Barry McNamara  |   Published February 23, 2017

Is there life?

That’s the question, after scientists discover seven Earth-like planets
With this week’s news from NASA that seven Earth-like planets are orbiting a nearby star, Monmouth College physics professors were asked their thoughts about a potential related discovery: what if life is found on one of these planets?

“If scientists discover life elsewhere, it would be the greatest discovery ever,” said Chris Fasano. “If they discover intelligent life, that would be an even greater discovery.”

The odds are in favor of such a discovery, said Fasano’s colleague, Tim Stiles.

“There are potentially millions of worlds or planets with liquid water,” he said. “(Discovering one) would change everything, wouldn’t it? We talk with our students about that in our ‘Cosmology and Creation’ course.”

Fasano agreed, saying the search for life and the potential discovery of it has “extraordinarily deep implications.”

“It raises all sorts of non-science questions, the kind of questions we like to ask in the liberal arts,” he said.

Despite the favorable odds, Fasano sometimes finds himself wondering the same thing as 20th-century Italian physicist Enrico Fermi did in his famous paradox: an apparent contradiction between high probability estimates for other life in the universe, and the lack of evidence.

“Where is everybody?” Fermi asked.

“The universe should be teeming with life, including intelligent life, but there’s no evidence anywhere – certainly not of intelligent life,” said Fasano.

Fasano said the answers why that might be true aren’t pretty – although this week’s discovery could help.

“The answer could be ‘We’re alone,’ which is shaking and philosophically disturbing, maybe,” he said. “Or other societies have existed, but they’ve been destroyed – maybe by natural means, like a supernova, or maybe the destruction was self-inflicted. Other reasons could be that their form of life is so different that we don’t recognize it. Or it could simply be too far away.”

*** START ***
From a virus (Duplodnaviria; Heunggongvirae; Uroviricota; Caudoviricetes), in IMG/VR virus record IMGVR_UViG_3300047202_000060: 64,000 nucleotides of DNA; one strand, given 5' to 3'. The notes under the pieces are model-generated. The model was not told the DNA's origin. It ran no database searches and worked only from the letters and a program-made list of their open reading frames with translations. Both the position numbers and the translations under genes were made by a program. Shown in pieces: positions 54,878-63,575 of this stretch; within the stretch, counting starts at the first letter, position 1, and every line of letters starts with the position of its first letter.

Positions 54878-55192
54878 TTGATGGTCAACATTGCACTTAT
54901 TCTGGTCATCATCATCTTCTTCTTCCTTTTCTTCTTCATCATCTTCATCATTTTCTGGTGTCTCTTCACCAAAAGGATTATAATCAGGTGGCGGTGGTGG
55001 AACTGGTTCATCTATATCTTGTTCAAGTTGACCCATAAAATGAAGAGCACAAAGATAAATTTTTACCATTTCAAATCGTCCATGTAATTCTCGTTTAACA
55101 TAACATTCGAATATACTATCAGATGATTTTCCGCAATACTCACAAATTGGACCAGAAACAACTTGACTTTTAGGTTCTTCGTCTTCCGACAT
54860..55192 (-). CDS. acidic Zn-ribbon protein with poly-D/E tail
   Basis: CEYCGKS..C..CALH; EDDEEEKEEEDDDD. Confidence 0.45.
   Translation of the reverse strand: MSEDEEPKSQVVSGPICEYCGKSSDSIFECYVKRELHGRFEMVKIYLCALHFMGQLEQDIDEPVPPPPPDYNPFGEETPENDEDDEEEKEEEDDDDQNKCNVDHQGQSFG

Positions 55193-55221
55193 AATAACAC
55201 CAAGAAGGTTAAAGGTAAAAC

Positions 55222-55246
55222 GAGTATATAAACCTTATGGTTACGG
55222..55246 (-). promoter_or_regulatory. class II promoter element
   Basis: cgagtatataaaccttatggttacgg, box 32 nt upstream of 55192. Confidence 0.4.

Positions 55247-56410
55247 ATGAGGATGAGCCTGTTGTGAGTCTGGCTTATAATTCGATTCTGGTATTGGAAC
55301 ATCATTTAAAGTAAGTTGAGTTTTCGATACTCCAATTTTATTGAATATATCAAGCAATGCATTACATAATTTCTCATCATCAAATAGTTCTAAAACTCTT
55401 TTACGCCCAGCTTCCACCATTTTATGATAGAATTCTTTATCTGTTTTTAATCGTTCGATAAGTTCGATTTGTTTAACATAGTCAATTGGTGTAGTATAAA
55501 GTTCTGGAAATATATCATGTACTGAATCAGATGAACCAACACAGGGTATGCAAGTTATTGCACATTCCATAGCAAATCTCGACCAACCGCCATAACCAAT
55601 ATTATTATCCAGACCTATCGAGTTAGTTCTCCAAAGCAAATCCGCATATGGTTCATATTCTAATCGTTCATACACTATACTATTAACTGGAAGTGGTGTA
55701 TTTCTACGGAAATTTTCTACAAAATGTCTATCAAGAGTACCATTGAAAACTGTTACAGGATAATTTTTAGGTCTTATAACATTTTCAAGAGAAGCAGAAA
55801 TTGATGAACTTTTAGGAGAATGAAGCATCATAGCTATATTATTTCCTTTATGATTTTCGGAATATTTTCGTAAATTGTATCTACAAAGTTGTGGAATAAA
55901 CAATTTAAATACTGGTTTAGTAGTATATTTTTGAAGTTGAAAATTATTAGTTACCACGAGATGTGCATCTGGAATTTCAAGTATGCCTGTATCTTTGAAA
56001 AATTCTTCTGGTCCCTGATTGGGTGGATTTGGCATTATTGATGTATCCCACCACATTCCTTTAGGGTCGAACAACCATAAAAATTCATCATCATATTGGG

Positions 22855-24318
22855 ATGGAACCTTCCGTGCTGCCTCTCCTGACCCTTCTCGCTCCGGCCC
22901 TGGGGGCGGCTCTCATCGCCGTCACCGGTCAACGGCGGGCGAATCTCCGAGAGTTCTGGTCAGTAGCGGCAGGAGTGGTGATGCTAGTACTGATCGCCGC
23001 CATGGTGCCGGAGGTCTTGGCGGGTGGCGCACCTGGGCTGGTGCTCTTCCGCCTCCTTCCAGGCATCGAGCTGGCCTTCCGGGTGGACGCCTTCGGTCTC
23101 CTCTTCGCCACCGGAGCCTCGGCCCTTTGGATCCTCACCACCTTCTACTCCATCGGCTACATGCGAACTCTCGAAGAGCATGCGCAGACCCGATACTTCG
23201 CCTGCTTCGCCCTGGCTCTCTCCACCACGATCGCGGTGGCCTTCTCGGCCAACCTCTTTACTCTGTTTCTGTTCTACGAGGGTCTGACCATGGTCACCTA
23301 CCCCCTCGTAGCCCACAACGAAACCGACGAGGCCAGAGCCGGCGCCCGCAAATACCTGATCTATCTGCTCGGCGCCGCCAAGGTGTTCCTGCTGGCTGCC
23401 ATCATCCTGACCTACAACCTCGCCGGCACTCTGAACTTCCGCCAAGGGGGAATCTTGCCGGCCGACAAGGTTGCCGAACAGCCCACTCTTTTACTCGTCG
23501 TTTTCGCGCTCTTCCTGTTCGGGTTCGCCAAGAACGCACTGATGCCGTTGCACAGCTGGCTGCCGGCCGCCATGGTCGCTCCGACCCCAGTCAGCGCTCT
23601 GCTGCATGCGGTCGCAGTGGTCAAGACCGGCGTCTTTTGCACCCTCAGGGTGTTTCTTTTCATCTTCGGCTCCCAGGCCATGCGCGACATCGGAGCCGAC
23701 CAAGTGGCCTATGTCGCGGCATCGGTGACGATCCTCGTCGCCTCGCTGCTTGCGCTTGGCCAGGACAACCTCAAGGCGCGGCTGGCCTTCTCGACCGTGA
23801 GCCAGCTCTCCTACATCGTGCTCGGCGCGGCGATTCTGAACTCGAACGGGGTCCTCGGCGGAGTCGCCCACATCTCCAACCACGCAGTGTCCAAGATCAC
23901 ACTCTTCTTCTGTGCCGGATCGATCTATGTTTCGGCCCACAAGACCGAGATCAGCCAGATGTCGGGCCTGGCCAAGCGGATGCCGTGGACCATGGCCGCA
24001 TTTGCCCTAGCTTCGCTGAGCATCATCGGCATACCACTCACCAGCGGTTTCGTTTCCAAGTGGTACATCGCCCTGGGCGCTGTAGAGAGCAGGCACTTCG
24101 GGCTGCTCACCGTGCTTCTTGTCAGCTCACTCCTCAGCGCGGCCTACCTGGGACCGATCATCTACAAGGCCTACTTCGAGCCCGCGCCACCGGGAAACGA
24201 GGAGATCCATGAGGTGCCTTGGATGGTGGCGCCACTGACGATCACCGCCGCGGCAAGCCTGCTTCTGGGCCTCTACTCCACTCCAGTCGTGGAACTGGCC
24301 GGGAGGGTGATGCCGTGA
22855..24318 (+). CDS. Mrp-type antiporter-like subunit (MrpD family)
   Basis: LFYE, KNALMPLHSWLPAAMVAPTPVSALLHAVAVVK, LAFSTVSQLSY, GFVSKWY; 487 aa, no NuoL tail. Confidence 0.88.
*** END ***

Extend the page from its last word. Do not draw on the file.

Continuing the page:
Both professors think the search for life is on the right track with the focus on smaller, red cool stars, including TRAPPIST-1, which has the seven Earth-like planets. Earth revolves around a sun that is a larger yellow star.

“Finding this star and these planets is a tremendous technical achievement,” said Fasano. “It’s very exciting, and there are so many more red stars than there are stars like our sun. They have a much longer life, so there is more time to develop life on their planets. That’s why the search has shifted to these kinds of stars.”

“We’re in a golden time of discovery,” said Stiles. “They’ve discovered about 1,000 planets, and things are going to get much, much better when the (James) Webb (Space) Telescope is up.”

The College has a tie to that telescope, as it hosted Nobel Prize-winning physicist John Mather – a senior project scientist for the Webb – in 2015 for the Whiteman Lecture. And one of Stiles’ friends worked on the Spitzer Space Telescope, which was instrumental in this week’s discovery.

As for Monmouth’s 20-inch Trubeck Telescope that sits atop the Center for Science and Business, Fasano and Stiles said that it could be trained on TRAPPIST-1. Viewers would be able to see it, although Stiles said it would appear as “a really dim star.”

“It would be tough to see, but it’s possible,” he said.

Fasano, who said the seven planets would not be visible from Monmouth’s scope, said system’s like TRAPPIST-1’s are the best to track, because the planets orbit their sun in short amounts of time.

“If someone was watching our solar system for the changes of light when Earth goes in front of the sun, they would only see that once every 365 days,” he said. “It’s much easier to track these systems that have orbital periods of less than 50 days.”

Fasano and Stiles agreed that any further discoveries about TRAPPIST-1 will not mean mankind is headed on a 39 light year-trip any time soon.

“There’s not even a hint of the technology we would need for a trip like that, barring some tremendous breakthrough,” said Stiles.

“We haven’t even figured out yet how to get to Mars with people,” said Fasano. “Voyager was launched in the 70s, and it’s just now reaching the edge of the Solar System.” 
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